It seems that NiMh batteries don’t like to be on a trickle charge all the time...
March 14, 2012, by Mike Sessler
Though I’ve been using rechargeable batteries for almost six years now, I’m still learning the best way to maximize their life and run time.
I am a firm believer in continuing education, and we try to monitor the life of our batteries, look at the data and feed that information back into our systems that get tweaked for better performance.
As I said in a previous post about batteries, I was a little disappointed in the life I got of my first set of AAs.
I don’t blame the manufacturer; I suspect we didn’t use them in a way to maximize their life.
So we’ve made a few changes. These changes are based on our usage patterns, so consider them as principles we’re trying, not absolutes to follow.
The first thing I did was to establish a rotation pattern for our batteries. We have 32 AAs in stock, and use 12-16 for a normal weekend.
However, now that I have a team of volunteers who help set up on Saturday (and this includes getting batteries for the mic’s), I noticed that they would gravitate toward some of the chargers and leave the batteries on the other ones.
I suspect this led to some of the batteries being used a lot more often than others. This would explain why I have 12 or so batteries from the original set that still work great, and others that are pretty much done for.
Based on our usage, I designated two chargers (they hold eight batteries each) as Saturday and two as Sunday. That way, everyone always grabs the batteries out of the right chargers, and we don’t end up using the same ones for the whole weekend.
To further randomize the rotation—and because we sometimes have to dip into the other set to accommodate all the mic’s, or because we don’t use them all—when I charge my AAAs for the stand lights, I pull all the AAs out, put them in a box, and randomly put them back in the chargers.
My theory is that this will average out the usage patterns for all the batteries to be roughly equal. While the Saturday on time is a little longer than Sunday, the fact that they get mixed up and put back in different day’s chargers should even that out.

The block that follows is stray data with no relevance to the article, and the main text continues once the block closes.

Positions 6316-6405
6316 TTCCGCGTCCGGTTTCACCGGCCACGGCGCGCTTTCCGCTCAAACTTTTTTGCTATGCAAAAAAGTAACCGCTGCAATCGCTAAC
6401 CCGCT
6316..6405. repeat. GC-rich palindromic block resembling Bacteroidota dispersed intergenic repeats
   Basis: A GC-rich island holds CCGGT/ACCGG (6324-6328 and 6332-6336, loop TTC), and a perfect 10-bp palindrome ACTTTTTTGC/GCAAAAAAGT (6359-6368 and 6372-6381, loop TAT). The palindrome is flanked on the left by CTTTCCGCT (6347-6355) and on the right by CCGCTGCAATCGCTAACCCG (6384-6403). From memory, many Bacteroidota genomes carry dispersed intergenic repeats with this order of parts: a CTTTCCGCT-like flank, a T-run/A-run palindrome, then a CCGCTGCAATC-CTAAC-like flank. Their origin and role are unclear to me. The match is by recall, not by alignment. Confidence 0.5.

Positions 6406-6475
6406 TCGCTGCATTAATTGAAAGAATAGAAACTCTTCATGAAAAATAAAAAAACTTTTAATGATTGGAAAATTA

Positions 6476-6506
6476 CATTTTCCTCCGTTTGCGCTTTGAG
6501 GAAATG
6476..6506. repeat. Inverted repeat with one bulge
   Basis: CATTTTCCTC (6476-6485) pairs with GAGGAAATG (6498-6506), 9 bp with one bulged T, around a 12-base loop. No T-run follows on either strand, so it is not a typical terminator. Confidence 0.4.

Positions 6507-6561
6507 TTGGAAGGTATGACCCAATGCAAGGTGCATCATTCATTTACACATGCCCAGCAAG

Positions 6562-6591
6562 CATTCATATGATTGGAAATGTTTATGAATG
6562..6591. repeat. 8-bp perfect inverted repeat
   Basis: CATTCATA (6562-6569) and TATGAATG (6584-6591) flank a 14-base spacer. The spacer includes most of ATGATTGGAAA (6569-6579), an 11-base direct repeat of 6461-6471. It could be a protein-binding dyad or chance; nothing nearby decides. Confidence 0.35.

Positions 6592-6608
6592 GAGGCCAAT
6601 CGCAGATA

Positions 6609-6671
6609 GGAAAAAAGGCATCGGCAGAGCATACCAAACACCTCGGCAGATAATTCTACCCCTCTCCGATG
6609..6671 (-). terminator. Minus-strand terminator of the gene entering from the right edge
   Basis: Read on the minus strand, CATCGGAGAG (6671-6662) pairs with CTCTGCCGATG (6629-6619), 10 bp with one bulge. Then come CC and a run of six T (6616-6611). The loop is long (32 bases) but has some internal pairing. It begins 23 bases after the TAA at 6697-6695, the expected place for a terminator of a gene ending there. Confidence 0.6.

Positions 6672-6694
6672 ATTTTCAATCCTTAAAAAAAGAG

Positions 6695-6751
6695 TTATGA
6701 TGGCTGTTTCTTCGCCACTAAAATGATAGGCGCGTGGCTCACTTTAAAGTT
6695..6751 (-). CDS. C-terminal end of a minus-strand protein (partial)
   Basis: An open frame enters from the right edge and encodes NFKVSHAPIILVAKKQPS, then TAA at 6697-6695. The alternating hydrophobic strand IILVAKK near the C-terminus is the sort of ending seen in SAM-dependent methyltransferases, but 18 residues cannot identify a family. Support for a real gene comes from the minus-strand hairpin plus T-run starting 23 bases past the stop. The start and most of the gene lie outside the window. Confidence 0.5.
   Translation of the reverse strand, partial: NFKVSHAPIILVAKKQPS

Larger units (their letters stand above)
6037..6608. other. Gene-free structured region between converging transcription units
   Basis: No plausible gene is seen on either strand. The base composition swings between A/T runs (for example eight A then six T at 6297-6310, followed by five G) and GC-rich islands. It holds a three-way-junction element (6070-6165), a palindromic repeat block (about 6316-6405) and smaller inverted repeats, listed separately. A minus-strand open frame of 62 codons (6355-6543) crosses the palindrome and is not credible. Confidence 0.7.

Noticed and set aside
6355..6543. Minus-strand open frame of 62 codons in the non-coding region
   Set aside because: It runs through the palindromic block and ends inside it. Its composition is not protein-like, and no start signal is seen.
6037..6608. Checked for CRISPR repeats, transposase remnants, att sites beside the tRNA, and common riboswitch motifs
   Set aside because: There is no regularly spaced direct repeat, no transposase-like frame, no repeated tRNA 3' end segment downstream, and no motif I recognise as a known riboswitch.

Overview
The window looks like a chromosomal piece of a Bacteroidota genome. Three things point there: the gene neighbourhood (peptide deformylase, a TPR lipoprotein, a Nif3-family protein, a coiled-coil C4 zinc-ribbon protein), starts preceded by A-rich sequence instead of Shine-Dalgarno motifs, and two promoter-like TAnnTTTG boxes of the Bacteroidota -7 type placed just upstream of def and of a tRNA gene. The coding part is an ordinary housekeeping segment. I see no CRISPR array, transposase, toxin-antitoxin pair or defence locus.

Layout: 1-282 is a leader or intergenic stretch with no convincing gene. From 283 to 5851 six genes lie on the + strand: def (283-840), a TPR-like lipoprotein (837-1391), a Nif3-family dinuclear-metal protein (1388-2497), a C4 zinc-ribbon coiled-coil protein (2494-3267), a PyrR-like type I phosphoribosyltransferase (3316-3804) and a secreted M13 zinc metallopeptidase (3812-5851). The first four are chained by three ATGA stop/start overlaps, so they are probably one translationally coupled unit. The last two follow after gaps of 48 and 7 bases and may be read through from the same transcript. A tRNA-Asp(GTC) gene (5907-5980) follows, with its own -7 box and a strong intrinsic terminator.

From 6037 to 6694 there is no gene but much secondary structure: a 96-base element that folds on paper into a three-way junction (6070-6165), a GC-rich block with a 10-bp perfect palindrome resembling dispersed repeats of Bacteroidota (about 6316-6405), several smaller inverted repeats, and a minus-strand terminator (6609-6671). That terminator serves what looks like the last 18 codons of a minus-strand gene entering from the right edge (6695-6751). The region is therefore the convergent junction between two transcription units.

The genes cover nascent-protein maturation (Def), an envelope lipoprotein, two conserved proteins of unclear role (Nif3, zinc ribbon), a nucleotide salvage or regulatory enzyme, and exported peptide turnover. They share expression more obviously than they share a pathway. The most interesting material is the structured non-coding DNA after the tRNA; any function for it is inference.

Timing The Charging
My friend Dave Stagl pointed me in this direction; a timed power strip to turn on and off the chargers so they’re not sitting there trickling all week. At the time, it sounded like a good idea. As I’ve done more research, that is confirmed.
It seems that NiMh batteries don’t like to be on a trickle charge all the time, as that can lead to over charging, or just lazy batteries. It is recommended to charge them, take them off the charger, then top them off before use. While I could do that, it’s a lot of work—and you know how much I like to automate things.
This power strip (shown in the photo at right), made by GE and available at Amazon (click here) or your local home center, costs about $30. It can be programmed for seven days, which would be great if you had a mid-week service or rehearsal that you needed the batteries topped off for.
Enter the timed power strip. By setting the power strip to turn on at 5 PM on Friday and off at 5 PM Sunday, I have fully topped off batteries for the weekend, they fully top off on Sunday afternoon, then rest during the week. Of course it’s too soon to tell how this will extend the life, but based on my research, I’m hopeful.
In the past, I recommended leaving the batteries on the charger all the time. I’m changing that stance based on new information and experience. This is not back-peddling or being wishy-washy; I’m simply committed to finding better ways to do everything. As new information becomes available, I update my position. I think that’s healthy.
Also, if you’re interested in learning more about rechargeable batteries, I encourage you to check out Battery University. There is a wealth (and I mean a wealth) of information there about battery technology, chemistry, charging, discharging, etc. It’s pretty impressive, really. And a hat tip to a reader, Frank Dengel for making me aware of this resource.
Mike Sessler is the Technical Director at Coast Hills Community Church in Aliso Viejo, CA. He has been involved in live production for over 20 years and is the author of the blog, Church Tech Arts . He also hosts a weekly podcast called Church Tech Weekly on the TechArtsNetwork.